As we traveled to see my mother-in-law, we enjoyed a wonderfully inspirational conversation with the desk clerk in our motel in Dayton, Ohio. I told her that I hoped she enjoyed a Happy, Healthy New Year and that we have a friend who when people celebrate a birthday tells them that she hopes they will do one more mitzvah that they didn’t do the previous year (it happens to be Hazel Solomon, but obviously she didn’t need to know that). I actually used the words “good deed” in our conversation and said I hope she can perform an extra good deed in the coming year. She told me that she had gone through the lost and found at the motel and was going to donate much of the stuff to a local homeless shelter. I was so moved by her kindness that we made a donation to her to give to the homeless shelter and to take her own daughter out for hot chocolate. (It was cold in Dayton!)
This brief anecdote is just another example of the kindness that is in our world. So many times we are overwhelmed by sad news and we need to remember that there are lots of good people in our world. I hope that each of us will find meaningful ways to help others throughout 2014 and not just during the Holiday period!
On a separate note, is it a surprise to any of you that I am beginning the year with an example from the world of sports? As a parent of a Michigan State University alumnus, I was excited that MSU won the Rose Bowl! What made the victory extra special was that the star defensive player (whom had broken a rule) was suspended, even though this was one of the biggest games for MSU in the past quarter century. When someone breaks a rule, it seems like the right thing to do is for there to be consequences for the action. However, often in professional and college athletics, players receive preferential treatment and/or people look the other way. Yashir koach to Michigan State for remembering that first and foremost, universities are places where students should learn. Hopefully this athlete will learn that his actions do matter and that one should pay a price when one does something wrong.
Also, and not to overdo it, (although it may be too late for that), the starting quarterback for the Spartans (a sophomore) earned the position that had previously been held by a fifth year senior. Instead of sulking, the fifth year senior understood that the coach’s decision to use the other player was in the best interest of the team and supported the decision. If you look at the MSU Football website, you will see that the player indicates that he does not define himself by being a football player but that he defines himself by other things that are not influenced by football. One of the sources for his commitment to his team is his faith which provides him with strength and support.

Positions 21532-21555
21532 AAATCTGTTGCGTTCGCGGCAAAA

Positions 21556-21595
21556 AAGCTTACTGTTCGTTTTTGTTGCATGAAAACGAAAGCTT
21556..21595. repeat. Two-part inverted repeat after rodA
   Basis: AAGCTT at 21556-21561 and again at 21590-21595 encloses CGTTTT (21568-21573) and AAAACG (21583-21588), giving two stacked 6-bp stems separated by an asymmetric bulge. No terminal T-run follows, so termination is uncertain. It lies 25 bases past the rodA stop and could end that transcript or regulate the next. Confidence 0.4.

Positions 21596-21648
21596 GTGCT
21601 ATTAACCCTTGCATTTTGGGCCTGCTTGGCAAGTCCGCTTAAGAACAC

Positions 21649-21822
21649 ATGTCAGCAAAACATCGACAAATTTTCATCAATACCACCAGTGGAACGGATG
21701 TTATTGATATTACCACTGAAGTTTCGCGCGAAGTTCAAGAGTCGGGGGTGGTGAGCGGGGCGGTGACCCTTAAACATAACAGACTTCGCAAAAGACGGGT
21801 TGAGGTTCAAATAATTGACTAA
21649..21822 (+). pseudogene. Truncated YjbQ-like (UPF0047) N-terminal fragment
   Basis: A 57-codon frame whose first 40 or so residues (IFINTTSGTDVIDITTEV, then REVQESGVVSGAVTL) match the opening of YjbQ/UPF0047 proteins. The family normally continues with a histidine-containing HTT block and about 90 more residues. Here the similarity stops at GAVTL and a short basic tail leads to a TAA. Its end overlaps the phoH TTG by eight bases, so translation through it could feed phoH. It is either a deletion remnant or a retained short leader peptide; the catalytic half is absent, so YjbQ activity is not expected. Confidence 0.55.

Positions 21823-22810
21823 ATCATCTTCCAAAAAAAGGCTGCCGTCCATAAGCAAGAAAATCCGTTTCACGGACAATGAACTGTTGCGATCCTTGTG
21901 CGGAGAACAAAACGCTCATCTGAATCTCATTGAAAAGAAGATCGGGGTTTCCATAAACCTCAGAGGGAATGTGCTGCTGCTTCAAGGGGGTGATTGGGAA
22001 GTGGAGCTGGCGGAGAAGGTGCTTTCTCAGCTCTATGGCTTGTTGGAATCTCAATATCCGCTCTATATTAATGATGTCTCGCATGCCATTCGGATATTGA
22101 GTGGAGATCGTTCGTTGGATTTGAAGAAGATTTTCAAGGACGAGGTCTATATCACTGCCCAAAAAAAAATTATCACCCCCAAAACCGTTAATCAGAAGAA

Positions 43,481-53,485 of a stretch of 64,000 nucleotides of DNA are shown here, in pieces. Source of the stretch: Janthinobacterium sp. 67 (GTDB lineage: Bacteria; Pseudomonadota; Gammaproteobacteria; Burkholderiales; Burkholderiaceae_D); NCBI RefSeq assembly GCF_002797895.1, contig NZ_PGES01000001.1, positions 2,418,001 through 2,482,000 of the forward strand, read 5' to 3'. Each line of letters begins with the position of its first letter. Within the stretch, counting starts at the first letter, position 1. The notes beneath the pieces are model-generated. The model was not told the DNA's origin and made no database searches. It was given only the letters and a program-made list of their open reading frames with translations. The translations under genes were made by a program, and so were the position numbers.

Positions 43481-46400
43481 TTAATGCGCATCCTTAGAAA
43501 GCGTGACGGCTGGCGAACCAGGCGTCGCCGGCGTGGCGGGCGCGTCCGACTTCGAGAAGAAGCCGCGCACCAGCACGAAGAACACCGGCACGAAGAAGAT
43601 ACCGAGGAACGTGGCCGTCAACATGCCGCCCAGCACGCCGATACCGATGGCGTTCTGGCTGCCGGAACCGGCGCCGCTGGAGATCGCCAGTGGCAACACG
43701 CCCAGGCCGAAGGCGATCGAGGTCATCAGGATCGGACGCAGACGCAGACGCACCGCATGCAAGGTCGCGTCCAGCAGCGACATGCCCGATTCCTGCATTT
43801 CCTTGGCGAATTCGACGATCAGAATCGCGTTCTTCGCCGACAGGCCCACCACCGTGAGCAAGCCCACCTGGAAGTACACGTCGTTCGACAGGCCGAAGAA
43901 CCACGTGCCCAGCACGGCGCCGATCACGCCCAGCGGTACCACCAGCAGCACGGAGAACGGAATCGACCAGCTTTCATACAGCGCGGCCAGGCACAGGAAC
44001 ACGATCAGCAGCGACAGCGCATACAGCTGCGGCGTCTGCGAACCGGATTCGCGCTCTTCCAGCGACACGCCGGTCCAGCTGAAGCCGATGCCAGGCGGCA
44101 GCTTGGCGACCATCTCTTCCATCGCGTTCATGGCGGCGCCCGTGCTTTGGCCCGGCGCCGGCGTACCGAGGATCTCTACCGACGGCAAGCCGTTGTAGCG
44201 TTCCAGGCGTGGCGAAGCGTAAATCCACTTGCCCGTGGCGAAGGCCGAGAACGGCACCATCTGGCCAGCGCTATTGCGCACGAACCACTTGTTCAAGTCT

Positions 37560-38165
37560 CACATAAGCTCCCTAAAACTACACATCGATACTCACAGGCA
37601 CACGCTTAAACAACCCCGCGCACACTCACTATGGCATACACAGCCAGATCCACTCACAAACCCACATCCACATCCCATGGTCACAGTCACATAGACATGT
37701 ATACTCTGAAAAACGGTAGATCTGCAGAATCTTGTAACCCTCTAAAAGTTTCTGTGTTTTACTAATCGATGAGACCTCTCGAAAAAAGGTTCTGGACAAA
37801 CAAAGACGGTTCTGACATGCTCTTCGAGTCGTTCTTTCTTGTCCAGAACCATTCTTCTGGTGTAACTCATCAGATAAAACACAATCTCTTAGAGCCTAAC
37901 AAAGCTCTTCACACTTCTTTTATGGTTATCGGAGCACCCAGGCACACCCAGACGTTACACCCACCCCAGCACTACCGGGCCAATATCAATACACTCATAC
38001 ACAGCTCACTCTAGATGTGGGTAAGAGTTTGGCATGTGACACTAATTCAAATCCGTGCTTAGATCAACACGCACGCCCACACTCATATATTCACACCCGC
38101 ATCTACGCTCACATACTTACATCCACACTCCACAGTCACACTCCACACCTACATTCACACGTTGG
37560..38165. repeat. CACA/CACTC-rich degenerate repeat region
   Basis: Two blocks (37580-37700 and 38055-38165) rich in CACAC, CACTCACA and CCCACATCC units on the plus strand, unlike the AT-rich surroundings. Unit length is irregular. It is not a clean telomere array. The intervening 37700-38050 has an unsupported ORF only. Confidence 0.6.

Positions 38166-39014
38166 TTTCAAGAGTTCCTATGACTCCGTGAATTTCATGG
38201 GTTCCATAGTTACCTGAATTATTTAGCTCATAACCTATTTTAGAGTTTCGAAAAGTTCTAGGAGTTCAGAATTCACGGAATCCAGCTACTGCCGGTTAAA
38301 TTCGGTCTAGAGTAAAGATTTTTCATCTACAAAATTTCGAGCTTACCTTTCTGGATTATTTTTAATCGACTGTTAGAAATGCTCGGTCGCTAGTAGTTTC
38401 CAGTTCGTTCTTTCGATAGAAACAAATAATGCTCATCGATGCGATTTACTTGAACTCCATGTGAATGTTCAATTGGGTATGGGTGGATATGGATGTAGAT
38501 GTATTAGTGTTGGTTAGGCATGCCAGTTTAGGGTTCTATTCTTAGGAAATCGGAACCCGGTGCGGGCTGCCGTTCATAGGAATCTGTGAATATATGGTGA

As we think about our own personal lives, what wonderful messages for the new year; first, that we try to do what is best for all of us and not just one of us, second, that we not define ourselves by just one thing, and third, that faith can make a difference in our lives.
Please join us tonight at 8:00 pm for a special ongoing d’var Torah throughout services, which will teach us about the meaning of some of our prayers and why we do what we do.
Happy New Year and Shabbat Shalom,
Rabbi Bruce D. Aft
I hope that everyone is enjoying a safe and happy holiday season. This is always a special time of year as the traffic is less hectic, people seem friendlier, and there are so many mitzvot being performed that inspire us to remember the power of kindness to make a difference. When I paid off someone’s layaway bill at K-Mart this year, the store manager showed me that I had helped someone purchase gloves and a coat for a member of a family in need. The staff person who helped make this happen was going to tell members of her church that they too could pay off layaway bills, helping to pass this mitzvah forward. There are so many opportunities to help others and I hope we will continue to do so.
I enjoy this time of year because I have a chance to catch up with many of you over coffee dates and encourage you to be in touch with me if you wish to get together in early 2014. Lots of us are going through challenging times or are experiencing joyful times and wish to share these experiences. I am always more than willing to listen and to provide any insights that I can. (If I don’t get together with you right away, please forgive me since many of you take me up on this offer.) I particularly enjoy meeting our college students who are home on Winter Break and hope that those of you who have college students will send Michelle Brener their mailing and e-mail addresses. I also occasionally call or text our students so please send their cell phone numbers!
On a personal level, many of us are looking forward to the first congregational mission to Israel in January. Many thanks to Russell Rayman for putting this important pilgrimage together. Sue and I will be away from January 12 through January 30 as we return to Israel for the first time in many years. I look forward to sharing many of our experiences with you when we return.
If you are in town, I hope you will join us tonight for an early Friday night service which will begin at 5:00 pm and will be our only Friday night service this evening. We hope that with an earlier service, people will be able to celebrate a relaxing Shabbat dinner. We also hope that those of you who have young children will be able to join us since the service will be child friendly and will be early enough to allow your children to not be out too late . We also hope you will join us for our regular Torah study tomorrow morning at 8:4 5am and services at 9:30 am. There will be a Tot Shabbat led by Andrea Cate tomorrow morning at 10:00 am and we hope that you will join many of our younger families and experience the energy and enthusiasm which Andrea brings to this worship experience.